A key item on my research wish list was to find a searchable version of the entire Sears catalog on line. And now I have, for a price. The extensive website Ancestry.com, used by genealogists everywhere, has just acquired a digital version of all issues from 1896-1993. I thought the $20 monthly fee was very reasonable, especially since entire Sears catalogs are hard to find, and very expensive if you want to buy them.
My quest was to discover the origins of the Sears “Gracious Lady,” the term the company applied to clothing and accessories aimed at older women from the 1930s to the 1960s. She first appeared in the fall 1936 anniversary issue, marking fifty years of the catalog. The cover featured a young couple leafing through the catalog, with an older couple in the background. Inside the model who had posed to the cover, one Anne Williams, discussed her outfit. “For the cover I chose this charming Trimline dress.” It came in purple, navy, or black in bust sizes up to 50 inches. The collar had a detachable jabot. According to the ad copy, “The dress itself is becoming alike to the young and not so young.” And Sears kindly goes on to recommend a hat to complete the outfit.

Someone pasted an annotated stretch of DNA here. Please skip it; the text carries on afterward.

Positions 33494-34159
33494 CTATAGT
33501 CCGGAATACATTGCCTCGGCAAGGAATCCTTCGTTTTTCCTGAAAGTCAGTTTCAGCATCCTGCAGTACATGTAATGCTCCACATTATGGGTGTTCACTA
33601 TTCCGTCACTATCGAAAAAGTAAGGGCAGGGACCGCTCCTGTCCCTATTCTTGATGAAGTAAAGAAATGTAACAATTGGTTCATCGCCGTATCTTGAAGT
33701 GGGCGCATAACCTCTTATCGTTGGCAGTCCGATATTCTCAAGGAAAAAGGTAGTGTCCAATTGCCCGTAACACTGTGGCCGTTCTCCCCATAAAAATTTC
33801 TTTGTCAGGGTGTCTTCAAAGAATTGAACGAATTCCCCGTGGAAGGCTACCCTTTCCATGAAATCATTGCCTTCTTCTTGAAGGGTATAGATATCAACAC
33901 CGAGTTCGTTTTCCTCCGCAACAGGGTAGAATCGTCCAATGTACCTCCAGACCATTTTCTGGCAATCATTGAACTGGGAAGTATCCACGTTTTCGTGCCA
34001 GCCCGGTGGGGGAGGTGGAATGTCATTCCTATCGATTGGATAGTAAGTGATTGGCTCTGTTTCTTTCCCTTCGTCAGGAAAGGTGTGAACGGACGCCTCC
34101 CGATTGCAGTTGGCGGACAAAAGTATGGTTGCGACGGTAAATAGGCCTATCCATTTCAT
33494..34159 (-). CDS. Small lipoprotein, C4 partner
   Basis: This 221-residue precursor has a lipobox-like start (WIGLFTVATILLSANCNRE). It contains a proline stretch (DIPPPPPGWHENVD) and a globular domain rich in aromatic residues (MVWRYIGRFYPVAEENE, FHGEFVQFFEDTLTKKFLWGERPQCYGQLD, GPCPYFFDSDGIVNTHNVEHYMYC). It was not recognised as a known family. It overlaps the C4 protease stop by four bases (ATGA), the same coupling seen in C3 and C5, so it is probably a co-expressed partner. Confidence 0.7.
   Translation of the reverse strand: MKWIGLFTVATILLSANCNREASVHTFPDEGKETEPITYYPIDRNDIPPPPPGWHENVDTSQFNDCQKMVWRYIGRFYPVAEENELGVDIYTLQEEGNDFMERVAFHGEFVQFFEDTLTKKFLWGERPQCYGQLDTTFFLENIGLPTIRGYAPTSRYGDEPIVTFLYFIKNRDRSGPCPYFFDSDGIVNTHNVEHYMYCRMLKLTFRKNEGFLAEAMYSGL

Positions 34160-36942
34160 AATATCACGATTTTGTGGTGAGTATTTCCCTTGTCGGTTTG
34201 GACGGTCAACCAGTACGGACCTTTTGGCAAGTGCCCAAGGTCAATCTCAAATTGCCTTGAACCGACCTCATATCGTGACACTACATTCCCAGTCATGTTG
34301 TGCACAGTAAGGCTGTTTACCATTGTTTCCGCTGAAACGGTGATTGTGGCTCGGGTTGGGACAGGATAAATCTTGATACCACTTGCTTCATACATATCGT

She appeared once more in the Jubilee issue to sell more lace collars. Once again the text emphasizes that these recommendations were not just for the older set. “My daughter seems to like it too, for she has borrowed it several times when I need it most.”
In future issues the “Gracious Lady” became a clothing type, not a real woman with a name. Stay tuned for more.